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Originally appearing in Volume V16, Page 862 of the 1911 Encyclopedia Britannica.
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LODI, a town and episcopal see of Piedmont, Italy, in the province of Milan, 202 m. by rail S.E. of that city, on a hill above the right bank of the Adda, 230 ft. above sea-level. Pop. (1901) 19,970 (town), 26,827 (commune). The site of the city is an eminence rising very gradually from the Lombard plain, and the surrounding country is one of the richest dairy districts in Italy. The cathedral (1158), with a Gothic facade and a 16th-century lateral tower, has a restored interior. The church of the Incoronata was erected by Battaggio (1488) in the Bramantesque style. It is an elegant octagonal domed structure, and is decorated with frescoes by the Piazza family, natives of the town, and four large altar-pieces by Calisto Piazza (died after 1561). There is a fine organ of 1507. The 13th-century Gothic church of San Francesco, restored in 1889, with 14th-century paintings, is also noticeable. The Palazzo Modegnani has a fine gateway in the style of Bramante, and the hospital a cloistered quadrangle. In the Via Pompeia is an early Renaissance house with fine decorations in marble and terra-cotta. Besides an extensive trade in cheese (Lodi producing more Parmesan than Parma itself) and other dairy produce, there are manufactures of linen, silk, majolica and chemicals. The ancient Laus Pompeia lay 31 m. W. of the present city, and the site is still occupied by a considerable village, Lodi Vecchio, with the old cathedral of S. Bassiano, now a brick building, which contains 15th-century frescoes. It was the point where the roads from Mediolanum to Placentia and Cremona diverged, and there was also a road to Ticinum turning off from the former, but it is hardly mentioned by classical writers. It appears to have been a municipium. No ruins exist above ground, but various antiquities have been found here. From which Pompeius, whether Cn. Pompeius Strabo, who gave citizenship to the Transpadani, or his son, the more famous Pompey, it took its name is not certain. In the middle ages Lodi was second to Milan among the cities of northern Italy. A dispute with the archbishop of Milan about the investiture of the bishop of Lodi (1024) proved the beginning of a protracted feud between the two cities. In 1111 the Milanese laid the whole place in ruins and forbade their rivals to restore what they had destroyed, and in 1158, when in spite of this prohibition a fairly flourishing settlement had again been formed, they repeated their work in a more thorough manner. A number of the Lodigians had settled on Colle Eghezzone; and their village, the Borgo d'Isella, on the site of a temple of Hercules, soon grew up under the patronage of Frederick Barbarossa into a new city of Lodi (1162). At first subservient to the emperor, Lodi was before long compelled to enter the Lombard League, and in 1198 it formed alliance offensive and defensive with Milan. The strife between the Sommariva or aristocratic party and the Overgnaghi or democratic party was so severe that the city divided into two distinct communes. The Overgnaghi, expelled in 1236, were restored by Frederick II. who took the city after three months' siege. Lodi was actively concerned in the rest of therGuelph and Ghibelline struggle. In 1416 its ruler, Giovanni Vignati, was treacherously taken prisoner by Filippo Maria Visconti, and after that time it became dependent on Milan. The duke of Brunswick captured it in 1625, in the interests of Spain; and it was occupied by the French (1701), by the Austrians (1706), by the king of Sardinia (1733), by the Austrians (1736), by the Spaniards (1745), and again by the Austrians (1746). On the loth of May 1796 was fought the battle of Lodi between the Austrians and Napoleon, which made the latter master of Lombardy.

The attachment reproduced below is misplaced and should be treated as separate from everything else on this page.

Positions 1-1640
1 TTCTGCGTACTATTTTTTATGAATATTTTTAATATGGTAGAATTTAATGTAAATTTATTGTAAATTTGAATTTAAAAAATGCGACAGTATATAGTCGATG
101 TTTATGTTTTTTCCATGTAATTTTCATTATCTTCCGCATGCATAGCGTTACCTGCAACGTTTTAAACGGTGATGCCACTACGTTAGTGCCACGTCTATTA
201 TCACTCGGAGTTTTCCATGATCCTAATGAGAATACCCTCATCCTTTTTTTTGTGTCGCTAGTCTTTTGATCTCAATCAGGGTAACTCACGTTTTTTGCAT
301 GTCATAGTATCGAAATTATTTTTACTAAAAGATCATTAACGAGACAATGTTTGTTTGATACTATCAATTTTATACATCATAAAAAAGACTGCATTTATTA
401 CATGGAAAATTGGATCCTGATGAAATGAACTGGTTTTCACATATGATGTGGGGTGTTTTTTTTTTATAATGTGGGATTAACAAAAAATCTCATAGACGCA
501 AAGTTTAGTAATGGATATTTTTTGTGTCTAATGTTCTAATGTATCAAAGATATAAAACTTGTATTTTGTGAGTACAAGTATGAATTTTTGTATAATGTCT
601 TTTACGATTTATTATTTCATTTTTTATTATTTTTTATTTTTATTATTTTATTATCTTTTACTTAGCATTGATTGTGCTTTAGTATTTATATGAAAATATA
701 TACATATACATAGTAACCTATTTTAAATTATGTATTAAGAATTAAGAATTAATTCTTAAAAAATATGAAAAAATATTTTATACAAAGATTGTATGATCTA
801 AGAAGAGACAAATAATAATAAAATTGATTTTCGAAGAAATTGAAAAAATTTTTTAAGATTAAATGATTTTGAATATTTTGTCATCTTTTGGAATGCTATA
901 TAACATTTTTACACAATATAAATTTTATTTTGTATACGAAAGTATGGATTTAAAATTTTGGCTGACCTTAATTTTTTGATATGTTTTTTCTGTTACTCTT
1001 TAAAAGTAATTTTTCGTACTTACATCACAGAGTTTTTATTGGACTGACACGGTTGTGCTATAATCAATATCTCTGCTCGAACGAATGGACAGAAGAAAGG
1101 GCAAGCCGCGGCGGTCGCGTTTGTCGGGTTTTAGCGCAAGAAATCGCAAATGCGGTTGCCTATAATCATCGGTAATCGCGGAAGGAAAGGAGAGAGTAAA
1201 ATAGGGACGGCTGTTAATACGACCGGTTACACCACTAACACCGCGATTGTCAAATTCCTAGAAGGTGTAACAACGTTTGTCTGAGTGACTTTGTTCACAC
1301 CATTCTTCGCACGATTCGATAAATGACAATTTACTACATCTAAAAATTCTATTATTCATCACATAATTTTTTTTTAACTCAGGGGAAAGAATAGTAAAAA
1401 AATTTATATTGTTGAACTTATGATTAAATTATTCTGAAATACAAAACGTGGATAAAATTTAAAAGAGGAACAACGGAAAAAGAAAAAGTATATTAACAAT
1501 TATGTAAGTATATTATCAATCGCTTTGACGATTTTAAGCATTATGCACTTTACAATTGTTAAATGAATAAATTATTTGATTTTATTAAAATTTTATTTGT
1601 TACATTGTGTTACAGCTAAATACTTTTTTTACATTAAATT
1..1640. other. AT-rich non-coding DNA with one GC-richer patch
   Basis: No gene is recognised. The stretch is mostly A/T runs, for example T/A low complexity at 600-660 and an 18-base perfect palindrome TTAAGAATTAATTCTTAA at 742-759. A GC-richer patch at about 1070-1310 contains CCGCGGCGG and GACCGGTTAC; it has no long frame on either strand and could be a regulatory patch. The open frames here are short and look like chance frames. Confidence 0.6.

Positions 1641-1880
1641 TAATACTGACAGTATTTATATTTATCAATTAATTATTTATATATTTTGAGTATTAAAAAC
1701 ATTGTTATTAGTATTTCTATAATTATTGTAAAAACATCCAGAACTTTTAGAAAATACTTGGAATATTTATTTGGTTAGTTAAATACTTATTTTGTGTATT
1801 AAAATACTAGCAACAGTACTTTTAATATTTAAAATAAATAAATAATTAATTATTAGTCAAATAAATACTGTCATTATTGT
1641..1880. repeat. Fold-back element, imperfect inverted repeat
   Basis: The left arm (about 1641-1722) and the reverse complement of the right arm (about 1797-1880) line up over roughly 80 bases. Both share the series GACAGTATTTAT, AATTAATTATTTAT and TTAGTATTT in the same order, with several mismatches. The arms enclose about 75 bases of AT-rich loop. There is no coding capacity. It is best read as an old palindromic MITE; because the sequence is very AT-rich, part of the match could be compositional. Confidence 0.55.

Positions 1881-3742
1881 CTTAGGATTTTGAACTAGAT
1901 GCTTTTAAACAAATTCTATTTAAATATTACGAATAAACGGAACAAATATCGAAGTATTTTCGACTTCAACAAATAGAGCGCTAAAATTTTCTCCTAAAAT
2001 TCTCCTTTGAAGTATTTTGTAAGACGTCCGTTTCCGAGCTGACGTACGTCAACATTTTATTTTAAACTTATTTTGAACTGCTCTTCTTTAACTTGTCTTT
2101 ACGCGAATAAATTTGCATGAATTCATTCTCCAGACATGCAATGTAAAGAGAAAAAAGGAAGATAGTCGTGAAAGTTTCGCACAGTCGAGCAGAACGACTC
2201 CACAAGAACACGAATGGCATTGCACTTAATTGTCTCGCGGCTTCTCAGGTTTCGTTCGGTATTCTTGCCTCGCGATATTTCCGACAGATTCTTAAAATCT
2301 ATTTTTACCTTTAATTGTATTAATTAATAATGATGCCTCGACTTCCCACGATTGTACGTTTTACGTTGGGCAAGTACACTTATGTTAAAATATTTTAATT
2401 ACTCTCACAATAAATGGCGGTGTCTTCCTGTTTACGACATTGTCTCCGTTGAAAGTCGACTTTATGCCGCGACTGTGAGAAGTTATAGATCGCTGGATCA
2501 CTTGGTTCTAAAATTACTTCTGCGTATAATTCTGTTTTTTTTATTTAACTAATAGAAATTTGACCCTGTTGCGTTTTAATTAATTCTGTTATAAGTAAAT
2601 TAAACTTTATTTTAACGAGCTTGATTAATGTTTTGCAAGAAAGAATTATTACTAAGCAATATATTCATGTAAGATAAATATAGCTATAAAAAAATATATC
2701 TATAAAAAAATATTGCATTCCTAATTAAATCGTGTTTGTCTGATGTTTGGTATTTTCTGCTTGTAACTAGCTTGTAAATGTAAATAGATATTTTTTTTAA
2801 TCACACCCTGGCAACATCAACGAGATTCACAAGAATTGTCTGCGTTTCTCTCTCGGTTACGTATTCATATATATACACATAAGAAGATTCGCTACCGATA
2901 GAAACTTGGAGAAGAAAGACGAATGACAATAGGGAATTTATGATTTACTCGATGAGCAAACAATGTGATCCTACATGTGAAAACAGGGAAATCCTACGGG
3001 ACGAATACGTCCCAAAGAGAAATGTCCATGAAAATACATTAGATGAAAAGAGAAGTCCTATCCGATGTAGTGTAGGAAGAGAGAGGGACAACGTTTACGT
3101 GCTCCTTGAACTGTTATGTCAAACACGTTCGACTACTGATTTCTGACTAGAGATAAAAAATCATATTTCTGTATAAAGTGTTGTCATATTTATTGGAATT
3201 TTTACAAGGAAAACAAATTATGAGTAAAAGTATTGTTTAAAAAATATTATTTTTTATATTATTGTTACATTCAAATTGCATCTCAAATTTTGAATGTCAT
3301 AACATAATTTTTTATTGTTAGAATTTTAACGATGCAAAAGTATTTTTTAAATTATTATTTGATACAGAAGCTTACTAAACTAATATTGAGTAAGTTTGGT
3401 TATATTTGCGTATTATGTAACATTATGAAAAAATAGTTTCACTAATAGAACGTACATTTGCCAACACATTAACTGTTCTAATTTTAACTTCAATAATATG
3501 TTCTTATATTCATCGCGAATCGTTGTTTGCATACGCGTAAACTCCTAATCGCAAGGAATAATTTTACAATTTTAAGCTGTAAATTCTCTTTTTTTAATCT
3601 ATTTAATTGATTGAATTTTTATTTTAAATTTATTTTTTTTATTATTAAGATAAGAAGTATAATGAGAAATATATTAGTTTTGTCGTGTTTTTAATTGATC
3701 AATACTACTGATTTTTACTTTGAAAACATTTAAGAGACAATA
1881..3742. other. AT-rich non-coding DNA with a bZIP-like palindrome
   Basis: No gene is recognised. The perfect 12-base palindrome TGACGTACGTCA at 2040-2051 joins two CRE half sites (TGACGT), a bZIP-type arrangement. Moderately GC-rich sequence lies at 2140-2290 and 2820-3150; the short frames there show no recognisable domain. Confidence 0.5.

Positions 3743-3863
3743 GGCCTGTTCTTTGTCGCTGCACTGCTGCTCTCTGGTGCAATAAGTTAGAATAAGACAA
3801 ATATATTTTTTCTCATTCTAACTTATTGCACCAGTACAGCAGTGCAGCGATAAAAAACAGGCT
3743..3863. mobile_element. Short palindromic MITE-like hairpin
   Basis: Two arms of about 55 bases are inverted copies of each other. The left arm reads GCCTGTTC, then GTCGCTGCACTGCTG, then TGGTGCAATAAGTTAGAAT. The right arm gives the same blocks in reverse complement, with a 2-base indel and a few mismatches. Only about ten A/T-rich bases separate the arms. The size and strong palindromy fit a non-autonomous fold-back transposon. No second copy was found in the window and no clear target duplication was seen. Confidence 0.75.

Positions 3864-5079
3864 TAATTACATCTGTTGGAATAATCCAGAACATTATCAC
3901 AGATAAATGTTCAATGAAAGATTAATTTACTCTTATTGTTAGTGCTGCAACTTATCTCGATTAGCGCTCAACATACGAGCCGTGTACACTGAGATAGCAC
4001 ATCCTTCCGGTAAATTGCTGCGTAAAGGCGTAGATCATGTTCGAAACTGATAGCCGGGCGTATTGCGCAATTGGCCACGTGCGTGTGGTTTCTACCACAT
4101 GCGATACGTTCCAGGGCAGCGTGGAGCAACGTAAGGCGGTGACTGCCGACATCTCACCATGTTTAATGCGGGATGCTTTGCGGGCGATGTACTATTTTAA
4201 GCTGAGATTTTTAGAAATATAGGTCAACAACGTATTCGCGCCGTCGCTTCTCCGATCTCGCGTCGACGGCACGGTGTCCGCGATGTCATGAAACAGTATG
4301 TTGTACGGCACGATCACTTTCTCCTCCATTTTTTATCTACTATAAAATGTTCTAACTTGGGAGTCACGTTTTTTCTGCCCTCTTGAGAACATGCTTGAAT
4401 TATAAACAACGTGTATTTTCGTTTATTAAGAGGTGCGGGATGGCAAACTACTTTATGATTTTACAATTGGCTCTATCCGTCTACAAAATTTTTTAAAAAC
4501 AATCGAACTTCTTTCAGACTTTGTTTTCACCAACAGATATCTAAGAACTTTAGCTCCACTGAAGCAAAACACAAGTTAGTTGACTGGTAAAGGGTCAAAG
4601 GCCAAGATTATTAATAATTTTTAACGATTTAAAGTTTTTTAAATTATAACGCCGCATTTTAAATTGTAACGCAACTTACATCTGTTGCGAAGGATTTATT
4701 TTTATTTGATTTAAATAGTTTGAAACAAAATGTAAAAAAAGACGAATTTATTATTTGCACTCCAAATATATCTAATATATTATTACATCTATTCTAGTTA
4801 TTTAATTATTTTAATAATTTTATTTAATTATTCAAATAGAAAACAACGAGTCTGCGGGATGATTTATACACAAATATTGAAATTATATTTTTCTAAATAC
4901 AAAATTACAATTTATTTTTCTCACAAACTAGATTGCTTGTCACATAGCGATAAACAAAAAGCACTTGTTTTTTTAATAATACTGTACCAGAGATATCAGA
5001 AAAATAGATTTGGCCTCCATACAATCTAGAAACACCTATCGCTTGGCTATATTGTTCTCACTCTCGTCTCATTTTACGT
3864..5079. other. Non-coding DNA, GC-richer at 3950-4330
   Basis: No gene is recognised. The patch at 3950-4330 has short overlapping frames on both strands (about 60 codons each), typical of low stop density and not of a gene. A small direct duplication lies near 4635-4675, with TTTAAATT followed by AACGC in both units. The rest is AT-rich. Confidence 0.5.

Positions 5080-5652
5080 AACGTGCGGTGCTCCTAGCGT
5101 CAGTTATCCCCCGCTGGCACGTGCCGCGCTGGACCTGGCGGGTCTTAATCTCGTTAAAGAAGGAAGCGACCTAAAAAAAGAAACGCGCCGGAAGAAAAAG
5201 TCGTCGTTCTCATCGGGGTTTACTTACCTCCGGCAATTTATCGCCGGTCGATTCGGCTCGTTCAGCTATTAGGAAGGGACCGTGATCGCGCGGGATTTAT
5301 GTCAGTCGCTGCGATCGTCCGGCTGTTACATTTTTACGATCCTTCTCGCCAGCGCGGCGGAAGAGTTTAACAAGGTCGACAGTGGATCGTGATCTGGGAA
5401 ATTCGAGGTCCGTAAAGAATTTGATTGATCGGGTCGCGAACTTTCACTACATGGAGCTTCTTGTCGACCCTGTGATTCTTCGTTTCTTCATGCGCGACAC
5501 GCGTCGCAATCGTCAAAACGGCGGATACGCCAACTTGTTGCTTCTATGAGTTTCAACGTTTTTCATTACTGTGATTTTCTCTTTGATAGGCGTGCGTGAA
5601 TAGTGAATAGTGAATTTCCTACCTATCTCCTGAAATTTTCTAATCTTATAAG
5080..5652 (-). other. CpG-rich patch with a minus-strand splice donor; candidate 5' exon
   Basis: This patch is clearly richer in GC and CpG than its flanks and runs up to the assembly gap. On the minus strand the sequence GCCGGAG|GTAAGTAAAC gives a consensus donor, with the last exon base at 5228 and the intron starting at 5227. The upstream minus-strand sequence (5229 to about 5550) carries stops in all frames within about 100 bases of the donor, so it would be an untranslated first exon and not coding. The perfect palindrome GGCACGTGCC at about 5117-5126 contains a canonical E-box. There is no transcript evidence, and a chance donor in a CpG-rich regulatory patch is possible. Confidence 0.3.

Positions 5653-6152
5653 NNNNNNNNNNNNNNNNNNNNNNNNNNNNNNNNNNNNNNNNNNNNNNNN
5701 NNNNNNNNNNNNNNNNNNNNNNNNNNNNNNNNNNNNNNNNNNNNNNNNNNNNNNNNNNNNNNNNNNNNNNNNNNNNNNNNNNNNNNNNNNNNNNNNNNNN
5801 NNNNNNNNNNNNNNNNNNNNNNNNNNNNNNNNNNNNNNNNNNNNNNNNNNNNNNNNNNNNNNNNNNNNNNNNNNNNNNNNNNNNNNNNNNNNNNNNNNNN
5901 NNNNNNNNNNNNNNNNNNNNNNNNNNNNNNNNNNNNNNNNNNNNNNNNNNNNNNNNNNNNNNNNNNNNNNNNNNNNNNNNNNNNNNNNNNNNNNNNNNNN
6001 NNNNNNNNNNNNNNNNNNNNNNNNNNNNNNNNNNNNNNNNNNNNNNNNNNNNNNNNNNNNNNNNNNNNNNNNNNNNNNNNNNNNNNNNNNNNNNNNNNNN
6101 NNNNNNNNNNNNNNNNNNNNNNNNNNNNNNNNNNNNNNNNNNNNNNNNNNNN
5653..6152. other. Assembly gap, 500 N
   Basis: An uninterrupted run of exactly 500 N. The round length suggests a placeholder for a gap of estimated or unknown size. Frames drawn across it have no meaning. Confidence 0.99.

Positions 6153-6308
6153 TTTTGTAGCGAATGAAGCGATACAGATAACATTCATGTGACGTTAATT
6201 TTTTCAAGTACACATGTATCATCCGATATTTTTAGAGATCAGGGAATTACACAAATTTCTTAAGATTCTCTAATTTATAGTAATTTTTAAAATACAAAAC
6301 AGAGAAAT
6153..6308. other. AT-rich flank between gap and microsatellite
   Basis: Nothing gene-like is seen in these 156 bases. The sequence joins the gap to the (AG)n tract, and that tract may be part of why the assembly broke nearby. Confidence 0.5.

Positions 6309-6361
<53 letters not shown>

End of Article: LODI
LODZ (L6dz; more correctly Lodzia)

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